How Do You Make Guitar Solos More Jazzy?
- Listen to lots of jazz
It goes without saying that you will sound the most like what you listen to the most.
Listening to jazz all the time will automatically lead you to improvise using the kind of melodic phrases more often that jazz guys use in their solos.
- Swing it.
That is definitely one of the stylistic elements that will bring your solos a big step closer to how jazz solos sound.
Most jazz rhythmically has a swing feel to it.
Here’s one way to improve your swing feel.
- Play less linear: Follow the chords more
Jazz improvisers are really good at centering their melodic phrases around the notes of the chords.
More precisely: the melodic phrases in top jazz solos very often have the 3rd or 7th of the chord in the melodic phrase.
For example: when the band is playing a G7 chord, the improviser would end the melodic phrase over the chord on a B or an F note, the 3rd and the b7th in the G chord.
Another thing that jazz improvisers are really good at, is chord substitution.
For example, they know that over a C chord, they can solo with an A minor chord arpeggio, which creates a C6 sound, or a G triad arpeggio to create a Cmaj9 sound.
These substitutions create improvisation sounds that we associate more with the sound of jazz, and that we are less used to hearing rock guitarists play.
- Add chromaticism
Chromaticism means fret-wise motion.
Chromaticism adds a sense of direction, momentum, and forward motion to a solo. It drives a melody in a certain direction.
Since chromaticism is much more used in jazz solos than in rock solos, you unmistakably end up adding a jazzy touch to your solos when you throw in the occasional chromatic line.
To hear chromaticism in rock, you’d hear this more commonly with the top-level instrumental rock guitarists like Steve Morse and Guthrie Govan, to name a few.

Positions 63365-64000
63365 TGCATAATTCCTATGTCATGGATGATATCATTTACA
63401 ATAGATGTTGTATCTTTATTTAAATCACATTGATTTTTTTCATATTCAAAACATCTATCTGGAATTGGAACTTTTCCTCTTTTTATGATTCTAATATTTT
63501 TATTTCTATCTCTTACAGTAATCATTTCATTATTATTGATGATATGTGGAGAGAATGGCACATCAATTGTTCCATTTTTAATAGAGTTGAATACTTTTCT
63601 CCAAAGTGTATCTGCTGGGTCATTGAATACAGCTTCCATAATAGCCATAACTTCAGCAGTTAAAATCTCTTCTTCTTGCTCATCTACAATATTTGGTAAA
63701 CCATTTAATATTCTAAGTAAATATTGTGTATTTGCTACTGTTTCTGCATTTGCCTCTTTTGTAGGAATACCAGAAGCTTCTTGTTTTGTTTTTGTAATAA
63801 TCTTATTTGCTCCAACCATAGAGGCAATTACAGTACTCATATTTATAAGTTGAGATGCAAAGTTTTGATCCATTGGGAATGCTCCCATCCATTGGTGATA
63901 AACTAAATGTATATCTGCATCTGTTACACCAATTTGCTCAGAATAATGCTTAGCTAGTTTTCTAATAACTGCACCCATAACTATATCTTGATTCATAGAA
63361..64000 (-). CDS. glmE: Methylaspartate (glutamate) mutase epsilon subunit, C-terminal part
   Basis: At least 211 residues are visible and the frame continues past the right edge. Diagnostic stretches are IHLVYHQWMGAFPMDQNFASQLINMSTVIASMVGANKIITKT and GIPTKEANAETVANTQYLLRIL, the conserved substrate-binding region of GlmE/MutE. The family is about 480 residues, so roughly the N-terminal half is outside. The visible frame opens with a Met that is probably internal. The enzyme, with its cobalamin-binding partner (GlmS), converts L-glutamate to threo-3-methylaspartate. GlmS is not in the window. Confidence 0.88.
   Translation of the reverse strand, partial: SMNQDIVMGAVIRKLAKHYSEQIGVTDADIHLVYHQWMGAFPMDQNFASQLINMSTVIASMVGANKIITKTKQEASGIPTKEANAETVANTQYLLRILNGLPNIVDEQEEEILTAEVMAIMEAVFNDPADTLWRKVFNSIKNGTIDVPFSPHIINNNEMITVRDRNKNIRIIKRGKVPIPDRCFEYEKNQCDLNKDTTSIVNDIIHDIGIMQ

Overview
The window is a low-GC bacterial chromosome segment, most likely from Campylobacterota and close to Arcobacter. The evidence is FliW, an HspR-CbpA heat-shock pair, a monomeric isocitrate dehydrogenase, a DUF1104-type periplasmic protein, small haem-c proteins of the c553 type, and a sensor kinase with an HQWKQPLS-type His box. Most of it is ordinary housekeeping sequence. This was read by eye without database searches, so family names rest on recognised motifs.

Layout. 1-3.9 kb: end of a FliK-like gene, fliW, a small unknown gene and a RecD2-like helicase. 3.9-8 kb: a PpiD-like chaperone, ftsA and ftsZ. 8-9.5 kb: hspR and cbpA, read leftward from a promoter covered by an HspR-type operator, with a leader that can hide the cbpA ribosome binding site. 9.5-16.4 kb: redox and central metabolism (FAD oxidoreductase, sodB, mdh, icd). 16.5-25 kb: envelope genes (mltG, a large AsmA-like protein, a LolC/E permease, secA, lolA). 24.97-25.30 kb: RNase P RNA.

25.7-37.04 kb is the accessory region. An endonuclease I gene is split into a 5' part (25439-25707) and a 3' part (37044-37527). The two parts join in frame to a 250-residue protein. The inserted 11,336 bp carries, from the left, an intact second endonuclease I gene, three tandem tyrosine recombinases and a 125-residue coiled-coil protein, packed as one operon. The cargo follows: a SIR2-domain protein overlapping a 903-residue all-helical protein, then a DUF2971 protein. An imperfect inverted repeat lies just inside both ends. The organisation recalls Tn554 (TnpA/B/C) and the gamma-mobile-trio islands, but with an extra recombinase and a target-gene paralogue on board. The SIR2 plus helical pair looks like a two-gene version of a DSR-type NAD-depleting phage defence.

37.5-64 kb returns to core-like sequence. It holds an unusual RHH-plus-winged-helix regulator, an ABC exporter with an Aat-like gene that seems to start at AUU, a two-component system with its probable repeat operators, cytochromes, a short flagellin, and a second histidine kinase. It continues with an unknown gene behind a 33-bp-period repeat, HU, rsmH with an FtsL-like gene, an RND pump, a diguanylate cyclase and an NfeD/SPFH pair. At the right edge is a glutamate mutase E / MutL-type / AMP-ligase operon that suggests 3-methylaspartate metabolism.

You can hear the use of chromaticism here
- Blue notes and approach notes
Blue notes are
- The b3 in major keys
- The b5 in major and in minor keys
Blue notes are a bit like chromaticism really.
You basically approach the major 3rd of the key from a half step below, b3 followed by 3. You can hear this in the video on the above blog page I posted the URL for.
The b5 can be played in both major and minor keys. The b5 does not necessarily have to be followed by the 5 in the melody. You can hit that note more freely and randomly.
The b5 is a sound you hear a lot in rock-a-billy solos.
- Combine following in your melodic phrases:
Jazz solos consist of these 4 scale elements. Every couple of melodic phrases, a jazz improviser will have played any combinations of an arpeggio followed by some chromaticism or scalar or pentatonic stuff.
Experiment with this: where you for example start a phrase with 3 or 4 notes of a pentatonic scale followed by for example a chord arpeggio ending in a couple of chromatic notes.
Any combination works: start chromatically followed by an arpeggio, or play a scalar line followed by chromaticism then an arpeggio.
- Know your theory
It goes without saying that if you know the scales that jazz guys use, that you will be able to make your solos sound more jazz.
Some of the scales that jazz guys know well, and that most rock guys tend to not know as well:
There is of course more to all the above: tensions, knowing when to use which one of the modes of all those scales, and so on, but all the above should get you a headstart, should get you way closer to jazzing up your solos, and should keep you busy for a while.
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